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Tax Court Rejects Claimed Deduction for Management Fees

The U.S. Tax Court recently agreed with the Internal Revenue Service that management fees a corporation paid to its three shareholders over a three-year period were not deductible since none of the fees were paid “purely for services” and the petitioner failed to show the fees were “ordinary, necessary, and reasonable.” Rather, they represented disguised distributions, the court found.

Aspro, Inc. v Commissioner

The U.S. Tax Court recently agreed with the Internal Revenue Service that management fees a corporation paid to its three shareholders over a three-year period were not deductible since none of the fees were paid “purely for services” and the petitioner failed to show the fees were “ordinary, necessary, and reasonable.” Rather, they represented disguised distributions, the court found.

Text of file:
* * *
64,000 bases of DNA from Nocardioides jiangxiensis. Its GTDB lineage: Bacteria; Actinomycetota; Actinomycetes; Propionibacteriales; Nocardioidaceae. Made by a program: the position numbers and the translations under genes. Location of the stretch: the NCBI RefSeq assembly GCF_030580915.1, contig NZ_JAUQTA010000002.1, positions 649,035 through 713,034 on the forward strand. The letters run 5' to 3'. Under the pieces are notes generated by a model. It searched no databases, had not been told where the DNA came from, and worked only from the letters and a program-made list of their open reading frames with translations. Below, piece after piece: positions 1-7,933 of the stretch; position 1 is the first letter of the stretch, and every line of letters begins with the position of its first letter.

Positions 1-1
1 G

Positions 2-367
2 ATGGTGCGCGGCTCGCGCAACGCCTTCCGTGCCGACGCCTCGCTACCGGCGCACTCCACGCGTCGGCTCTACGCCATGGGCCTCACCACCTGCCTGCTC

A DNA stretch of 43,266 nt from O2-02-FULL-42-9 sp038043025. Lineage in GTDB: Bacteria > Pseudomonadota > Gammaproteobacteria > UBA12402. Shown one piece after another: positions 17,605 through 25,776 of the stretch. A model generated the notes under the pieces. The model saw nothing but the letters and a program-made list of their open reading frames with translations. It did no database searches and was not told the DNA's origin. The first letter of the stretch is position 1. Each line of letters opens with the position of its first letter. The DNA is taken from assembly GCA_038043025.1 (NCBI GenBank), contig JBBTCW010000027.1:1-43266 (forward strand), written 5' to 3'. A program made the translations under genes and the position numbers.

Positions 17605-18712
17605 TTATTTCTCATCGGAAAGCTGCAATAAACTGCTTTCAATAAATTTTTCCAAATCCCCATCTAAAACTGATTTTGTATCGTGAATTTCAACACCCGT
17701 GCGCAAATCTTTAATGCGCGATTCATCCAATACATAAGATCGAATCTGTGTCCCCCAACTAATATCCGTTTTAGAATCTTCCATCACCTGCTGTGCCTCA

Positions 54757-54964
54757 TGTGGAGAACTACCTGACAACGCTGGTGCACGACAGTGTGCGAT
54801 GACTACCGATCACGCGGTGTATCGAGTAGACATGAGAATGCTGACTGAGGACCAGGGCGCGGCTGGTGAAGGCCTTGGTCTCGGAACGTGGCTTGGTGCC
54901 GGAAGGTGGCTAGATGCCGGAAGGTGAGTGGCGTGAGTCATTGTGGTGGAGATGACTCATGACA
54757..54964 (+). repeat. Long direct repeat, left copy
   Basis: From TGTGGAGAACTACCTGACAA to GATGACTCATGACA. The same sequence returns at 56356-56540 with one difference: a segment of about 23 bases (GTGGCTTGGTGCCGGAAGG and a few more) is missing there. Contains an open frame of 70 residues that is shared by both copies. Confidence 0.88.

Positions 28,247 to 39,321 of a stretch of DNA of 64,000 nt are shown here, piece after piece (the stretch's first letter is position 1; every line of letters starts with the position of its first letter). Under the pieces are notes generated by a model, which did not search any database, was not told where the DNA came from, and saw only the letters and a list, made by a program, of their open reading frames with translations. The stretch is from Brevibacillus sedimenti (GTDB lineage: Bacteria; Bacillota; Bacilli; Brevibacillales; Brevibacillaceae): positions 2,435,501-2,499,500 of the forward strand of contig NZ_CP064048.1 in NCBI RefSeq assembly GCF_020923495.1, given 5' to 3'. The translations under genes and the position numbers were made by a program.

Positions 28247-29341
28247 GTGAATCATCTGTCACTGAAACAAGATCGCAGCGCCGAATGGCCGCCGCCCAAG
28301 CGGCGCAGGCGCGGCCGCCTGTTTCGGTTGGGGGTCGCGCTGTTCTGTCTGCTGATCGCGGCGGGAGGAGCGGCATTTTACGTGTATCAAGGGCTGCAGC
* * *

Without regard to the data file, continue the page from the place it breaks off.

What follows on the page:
Boyer v. Wilmington Materials, Inc.

At issue is the valuation of the plaintiff's interest in Wilmington Materials, Inc.

Interested Directors Fail to Meet Entire Fairness Standard

This issue in this shareholder dispute is whether the defendants' approval of the sale of substantially all of the assets of Wilmington Materials Inc. (WMI) to Delaware Aggregates Inc. (DAI), in which five of the defendants had an interest, met the entire fairness standard applicable to interested transactions.

Rudolf v. United States

At issue is the valuation of stock at the time of death.

Rudolph v. United States

Plaintiff brought this action to recover an IRS tax paid, alleging that it was erroneously, illegally, and excessively assessed and collected.

Hayes v. Hayes

At issue was the value of the marital property including interest in an asphalt paving company.

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